No CMP Corridor, a grassroots advocacy PAC, sent out dozens of volunteers on Election Day, November 3, statewide to collect a new round of signatures to block the Central Maine Power’s (CMP) New England Clean Energy Connect (NECEC) proposal to build a 145-mile transmission line from the Québec-Maine border to Lewiston. During the day, volunteers posted updates on the Say NO to NECEC 501c3 non-profit Facebook group.
Many of these volunteers stood outside in 34-degree weather at 120 polling stations from 8 a.m. to 8 p.m. explaining the issues to voters passing by. And they were fired up—for this is their second time collecting statewide signatures for a new referendum.
The quick back story: As reported by WGME, in February 2020, No CMP Corridor, delivered more than 76,000 signatures to Maine’s Secretary of State Office, to get a referendum question put on the November ballot and let the people of Maine decide on the $1 billion project.
But, by August, as reported by Bangor Daily News, the referendum was killed by the state’s high court, calling a particular question on the ballot unconstitutional, which effectively removed the question from the ballot on Nov. 3.
But that has not stopped the thousands of Mainers and visitors who support this effort from moving ahead with a new plan.
According to No CMP Corridor and Say No to NECEC’s leader Sandi Howard, the group mobilized to press forward with the goal to get 67,000 signatures in order to construct a new referendum that will ban all high-impact transmission lines in Maine without the approval of the legislature. The deadline to submit the signatures to the Secretary of State is by January 20.
The opponents to CMP’s corridor project got approval last week for the referendum effort to proceed and within days, hundreds of sign up sheets were reproduced and distributed to their polling place outposts.
At the Lincolnville Central School, No CMP Corridor volunteer, Andrea Palise stood outside the polling station by a table, keeping her hands warm. This issue, she said, was one of the few non-political issues Mainers could agree on.
“Both sides of the political spectrum can be involved in this project; it’s about nature, saving our environment,” she said. “It’s about preserving the last tracts of pristine woods in the Northeast, in North America. It’s absolutely important to me to oppose CMP and Avangrid [of which CMP is s subsidary]. They [TDI Vermont] already have permission in Vermont, but don’t want to spend the millions to bury the lines. so instead, they want to blow a Jersey turnpike-wide corridor through 53 miles of pristine wilderness. The reasons are many to oppose this project.”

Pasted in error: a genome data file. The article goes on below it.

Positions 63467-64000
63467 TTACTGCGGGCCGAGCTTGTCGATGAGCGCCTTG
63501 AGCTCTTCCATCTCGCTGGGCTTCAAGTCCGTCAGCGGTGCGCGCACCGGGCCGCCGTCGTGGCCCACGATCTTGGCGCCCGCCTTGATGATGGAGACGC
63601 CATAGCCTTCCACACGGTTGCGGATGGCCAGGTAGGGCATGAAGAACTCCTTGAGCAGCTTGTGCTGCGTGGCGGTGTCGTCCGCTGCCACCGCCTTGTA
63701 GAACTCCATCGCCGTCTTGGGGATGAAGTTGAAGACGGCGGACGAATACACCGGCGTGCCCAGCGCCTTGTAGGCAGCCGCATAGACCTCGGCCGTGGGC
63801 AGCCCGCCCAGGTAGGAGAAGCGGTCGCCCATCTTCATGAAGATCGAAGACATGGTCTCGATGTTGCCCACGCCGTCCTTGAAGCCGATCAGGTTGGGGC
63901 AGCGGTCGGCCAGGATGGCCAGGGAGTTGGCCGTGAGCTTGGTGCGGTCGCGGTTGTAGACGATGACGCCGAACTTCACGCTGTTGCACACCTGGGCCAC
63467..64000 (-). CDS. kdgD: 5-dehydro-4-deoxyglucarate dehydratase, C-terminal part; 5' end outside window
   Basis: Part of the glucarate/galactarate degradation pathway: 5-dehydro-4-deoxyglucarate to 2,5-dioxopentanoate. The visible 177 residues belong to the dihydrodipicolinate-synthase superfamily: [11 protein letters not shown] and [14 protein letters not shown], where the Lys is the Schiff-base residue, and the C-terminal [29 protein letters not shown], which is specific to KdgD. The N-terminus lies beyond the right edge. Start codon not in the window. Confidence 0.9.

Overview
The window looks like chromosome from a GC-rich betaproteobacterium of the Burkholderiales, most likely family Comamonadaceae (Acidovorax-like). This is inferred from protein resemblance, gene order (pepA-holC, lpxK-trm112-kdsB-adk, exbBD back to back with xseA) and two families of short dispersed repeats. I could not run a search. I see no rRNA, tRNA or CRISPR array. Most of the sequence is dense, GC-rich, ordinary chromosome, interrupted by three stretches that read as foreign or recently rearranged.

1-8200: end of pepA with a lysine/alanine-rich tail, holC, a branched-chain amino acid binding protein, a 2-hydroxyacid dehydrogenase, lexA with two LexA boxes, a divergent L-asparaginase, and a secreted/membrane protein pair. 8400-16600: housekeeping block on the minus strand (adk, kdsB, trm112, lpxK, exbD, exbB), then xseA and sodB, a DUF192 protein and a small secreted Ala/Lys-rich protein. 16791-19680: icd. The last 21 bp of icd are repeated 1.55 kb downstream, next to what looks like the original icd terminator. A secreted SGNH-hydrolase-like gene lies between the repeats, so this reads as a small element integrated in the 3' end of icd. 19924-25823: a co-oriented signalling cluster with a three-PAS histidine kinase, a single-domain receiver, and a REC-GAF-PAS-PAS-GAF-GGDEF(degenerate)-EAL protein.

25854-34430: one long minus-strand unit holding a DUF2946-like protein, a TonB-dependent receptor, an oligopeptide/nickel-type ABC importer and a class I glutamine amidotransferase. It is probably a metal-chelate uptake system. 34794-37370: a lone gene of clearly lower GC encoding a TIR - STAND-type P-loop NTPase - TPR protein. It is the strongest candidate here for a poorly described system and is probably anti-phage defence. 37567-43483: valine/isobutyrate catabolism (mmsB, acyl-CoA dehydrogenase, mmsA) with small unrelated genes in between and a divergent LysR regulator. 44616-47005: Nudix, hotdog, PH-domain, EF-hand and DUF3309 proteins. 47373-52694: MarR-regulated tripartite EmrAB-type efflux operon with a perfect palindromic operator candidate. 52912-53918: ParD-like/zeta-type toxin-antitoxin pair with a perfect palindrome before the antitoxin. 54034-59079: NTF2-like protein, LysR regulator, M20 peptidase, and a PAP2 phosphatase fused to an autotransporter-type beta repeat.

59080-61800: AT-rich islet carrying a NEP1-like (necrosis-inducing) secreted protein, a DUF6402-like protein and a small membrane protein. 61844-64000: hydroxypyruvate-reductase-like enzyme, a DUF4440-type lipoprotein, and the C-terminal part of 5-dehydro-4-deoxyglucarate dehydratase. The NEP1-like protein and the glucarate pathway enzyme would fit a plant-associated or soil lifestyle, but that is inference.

Matt Wagner, from Knox, stood outside the Crosby Center in Belfast, on a cold, windy day. As one of the founders of Say No To NECEC, he said his dedication to this movement stems from his personal connection to the proposed corridor area.
“My wife and I were registered white water guides for 10 years and we lived in The Forks area, so we have a really strong sense of place there,” he said. “We go there and do a lot of hiking, camping, fishing, and boating with our two little kids, so we know the place really well. For almost three years now, we’ve been at this.”
Asked if he’d learned anything from having the original referendum struck down by legal language, he said: “They threw out our last campaign on the referendum, but in doing so, they gave us really explicit directions on what we could do on how to proceed forward. So, this referendum isn’t just bulletproof, it’s retroactive to September 1, which means CMP can’t claim that by starting to invest in this now, that they have some vested interest and they can sue the state for taking this project from them. We’re going to take this project away from them—they’re not going to build this in western Maine. Their investors are actually already aware of that.”
Given several reports from multiple Maine newspapers that the CMP corridor project is already taking place and certain sections of woods are being cleared for the transmission line is already happening, Wagner, dismissed the news, saying the photos coming out were misleading.
“They have to get their contract done, so they have to start doing something, but can’t they start cutting trees in the corridor until they have all of their permits and they don’t have all of the permits yet,” he said.
Despite the cold temperatures, COVID-19 pandemic, and record early voting in Maine, No CMP Corridor's volunteer signatures collected outside the polls from Kittery to Caribou. Volunteers reported collecting more than 23,000 signatures on Election Day, an impressive show of force on the first day of this new Citizen's Initiative effort.
Wagner said interested Midcoast citizens who want to add their signatures before January 20 or get involved, should visit the No CMP Corridor website and Facebook page, or send questions about how to volunteer or sign the petition to email@example.com.
Kay Stephens can be reached at firstname.lastname@example.org